During a heart attack, your heart is damaged
due to lack of blood and oxygen. This damage can lead to several complications
immediately following the heart attack or later in recovery. The more quickly
you receive medical attention following a heart attack, the better your chances
are of avoiding complications.
Complications following a heart attack also
depend on what part of the heart was damaged, the extent of the damage, and the
time since symptoms first appeared.
The most common complication following a heart
attack is heart arrhythmia. Because of damage to the muscle, the heart can
start to beat erratically as it struggles to keep pumping. Administering CPR
(cardiopulmonary resuscitation) and using Automatic External Defibrillators (AEDs)
can often help jolt the heart’s electrical system back into a normal rhythm. It
is not uncommon to put people at risk for arrhythmia on medication to try to
reduce the production and spread of dangerous arrhythmias.
Repeat Heart Attack
Unfortunately, recurrent heart attacks are common.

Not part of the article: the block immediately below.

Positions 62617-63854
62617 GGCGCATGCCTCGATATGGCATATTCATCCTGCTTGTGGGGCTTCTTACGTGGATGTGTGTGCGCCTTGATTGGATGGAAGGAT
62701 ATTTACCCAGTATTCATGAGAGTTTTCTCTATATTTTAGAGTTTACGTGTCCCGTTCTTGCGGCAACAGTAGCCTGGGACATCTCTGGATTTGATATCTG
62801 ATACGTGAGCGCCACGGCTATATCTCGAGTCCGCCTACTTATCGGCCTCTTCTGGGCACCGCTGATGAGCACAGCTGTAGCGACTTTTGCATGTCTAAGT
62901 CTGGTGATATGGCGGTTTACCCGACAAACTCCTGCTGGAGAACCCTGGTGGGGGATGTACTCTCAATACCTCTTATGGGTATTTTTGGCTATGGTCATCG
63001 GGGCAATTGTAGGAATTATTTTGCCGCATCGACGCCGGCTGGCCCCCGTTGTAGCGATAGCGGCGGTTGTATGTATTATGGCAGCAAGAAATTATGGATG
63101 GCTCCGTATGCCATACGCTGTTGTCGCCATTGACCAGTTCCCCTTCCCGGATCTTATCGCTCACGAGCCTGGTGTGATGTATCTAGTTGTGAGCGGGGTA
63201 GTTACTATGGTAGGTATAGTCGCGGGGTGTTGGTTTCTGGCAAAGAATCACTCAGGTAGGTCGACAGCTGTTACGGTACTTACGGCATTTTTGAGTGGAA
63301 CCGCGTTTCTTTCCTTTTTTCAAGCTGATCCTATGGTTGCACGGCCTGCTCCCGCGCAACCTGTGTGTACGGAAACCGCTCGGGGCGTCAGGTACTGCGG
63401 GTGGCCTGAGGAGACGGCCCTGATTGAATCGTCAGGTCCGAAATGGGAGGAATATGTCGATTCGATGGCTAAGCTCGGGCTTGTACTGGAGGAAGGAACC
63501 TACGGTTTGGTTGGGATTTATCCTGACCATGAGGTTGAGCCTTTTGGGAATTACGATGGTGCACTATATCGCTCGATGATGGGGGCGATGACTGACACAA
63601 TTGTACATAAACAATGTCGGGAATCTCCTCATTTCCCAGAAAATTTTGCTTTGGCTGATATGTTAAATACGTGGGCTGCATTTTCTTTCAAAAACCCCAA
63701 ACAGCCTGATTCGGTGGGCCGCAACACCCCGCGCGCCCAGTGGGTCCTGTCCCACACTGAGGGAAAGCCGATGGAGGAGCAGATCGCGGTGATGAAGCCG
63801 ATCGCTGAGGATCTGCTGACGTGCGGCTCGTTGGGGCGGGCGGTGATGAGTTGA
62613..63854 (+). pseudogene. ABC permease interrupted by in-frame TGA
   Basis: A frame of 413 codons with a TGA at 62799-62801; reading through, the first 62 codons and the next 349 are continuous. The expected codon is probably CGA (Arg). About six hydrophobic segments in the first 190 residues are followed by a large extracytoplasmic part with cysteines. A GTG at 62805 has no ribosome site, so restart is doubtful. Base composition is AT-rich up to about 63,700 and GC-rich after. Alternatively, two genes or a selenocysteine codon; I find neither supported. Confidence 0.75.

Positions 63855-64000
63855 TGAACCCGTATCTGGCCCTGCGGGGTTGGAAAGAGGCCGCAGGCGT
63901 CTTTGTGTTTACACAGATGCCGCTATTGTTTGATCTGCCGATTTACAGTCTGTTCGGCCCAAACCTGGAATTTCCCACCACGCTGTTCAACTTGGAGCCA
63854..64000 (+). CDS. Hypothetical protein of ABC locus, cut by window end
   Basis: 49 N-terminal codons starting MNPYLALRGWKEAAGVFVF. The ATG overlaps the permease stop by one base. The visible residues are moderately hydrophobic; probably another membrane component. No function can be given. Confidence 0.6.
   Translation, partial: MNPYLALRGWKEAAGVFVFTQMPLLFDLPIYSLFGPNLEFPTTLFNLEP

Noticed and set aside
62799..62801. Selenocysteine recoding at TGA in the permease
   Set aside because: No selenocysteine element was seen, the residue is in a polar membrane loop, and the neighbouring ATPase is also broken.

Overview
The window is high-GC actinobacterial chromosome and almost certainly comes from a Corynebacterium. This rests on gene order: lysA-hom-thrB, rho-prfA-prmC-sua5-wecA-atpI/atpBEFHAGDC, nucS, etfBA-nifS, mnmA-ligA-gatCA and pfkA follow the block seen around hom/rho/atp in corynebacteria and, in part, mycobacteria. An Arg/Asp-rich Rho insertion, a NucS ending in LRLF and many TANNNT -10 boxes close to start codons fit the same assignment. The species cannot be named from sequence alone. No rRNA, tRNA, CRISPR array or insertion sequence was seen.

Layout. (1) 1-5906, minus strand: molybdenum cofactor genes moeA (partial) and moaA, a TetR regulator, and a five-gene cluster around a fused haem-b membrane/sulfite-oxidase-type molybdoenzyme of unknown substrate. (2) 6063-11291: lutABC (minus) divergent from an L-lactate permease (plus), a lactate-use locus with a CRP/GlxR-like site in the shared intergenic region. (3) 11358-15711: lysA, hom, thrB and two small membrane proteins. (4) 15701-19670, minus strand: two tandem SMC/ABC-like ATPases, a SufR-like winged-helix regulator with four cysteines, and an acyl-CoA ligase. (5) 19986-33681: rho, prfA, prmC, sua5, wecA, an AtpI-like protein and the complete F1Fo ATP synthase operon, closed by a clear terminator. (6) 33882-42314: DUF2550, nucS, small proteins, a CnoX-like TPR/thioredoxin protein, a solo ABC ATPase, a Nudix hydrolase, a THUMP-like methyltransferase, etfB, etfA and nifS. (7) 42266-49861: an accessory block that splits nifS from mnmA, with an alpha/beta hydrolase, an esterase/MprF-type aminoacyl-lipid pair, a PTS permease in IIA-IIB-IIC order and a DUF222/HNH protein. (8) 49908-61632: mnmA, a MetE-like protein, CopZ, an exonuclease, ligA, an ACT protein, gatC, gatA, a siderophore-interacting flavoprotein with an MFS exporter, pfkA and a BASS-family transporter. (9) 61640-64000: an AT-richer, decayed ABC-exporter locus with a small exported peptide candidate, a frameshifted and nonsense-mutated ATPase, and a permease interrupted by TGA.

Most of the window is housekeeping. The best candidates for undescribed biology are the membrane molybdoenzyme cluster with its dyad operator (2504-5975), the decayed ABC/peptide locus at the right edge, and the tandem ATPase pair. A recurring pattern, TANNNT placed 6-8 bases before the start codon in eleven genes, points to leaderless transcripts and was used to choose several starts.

Studies show that as many as 20 percent of people who suffer from a heart
attack will experience an additional heart attack within the next six weeks.
Sometimes a heart attack damages the heart
muscle so much that the heart can no longer function properly. Heart failure is
a condition in which the heart can no longer pump an adequate supply of blood
to your body, resulting in shortness of breath and fatigue. Cardiac
rehabilitation may help the heart muscle heal, but some damage is so severe it
results in chronic heart failure. Heart failure is a long-term condition that
requires close monitoring by your doctor.
Heart Valve Damage
There are four valves in the heart. These
valves open to let blood flow in and shut to keep blood from flowing backward.
A heart attack can damage the valves, causing blood to leak in the wrong
direction. Depending on the extent of the damage, valve disorders can be
treated with medications and surgery.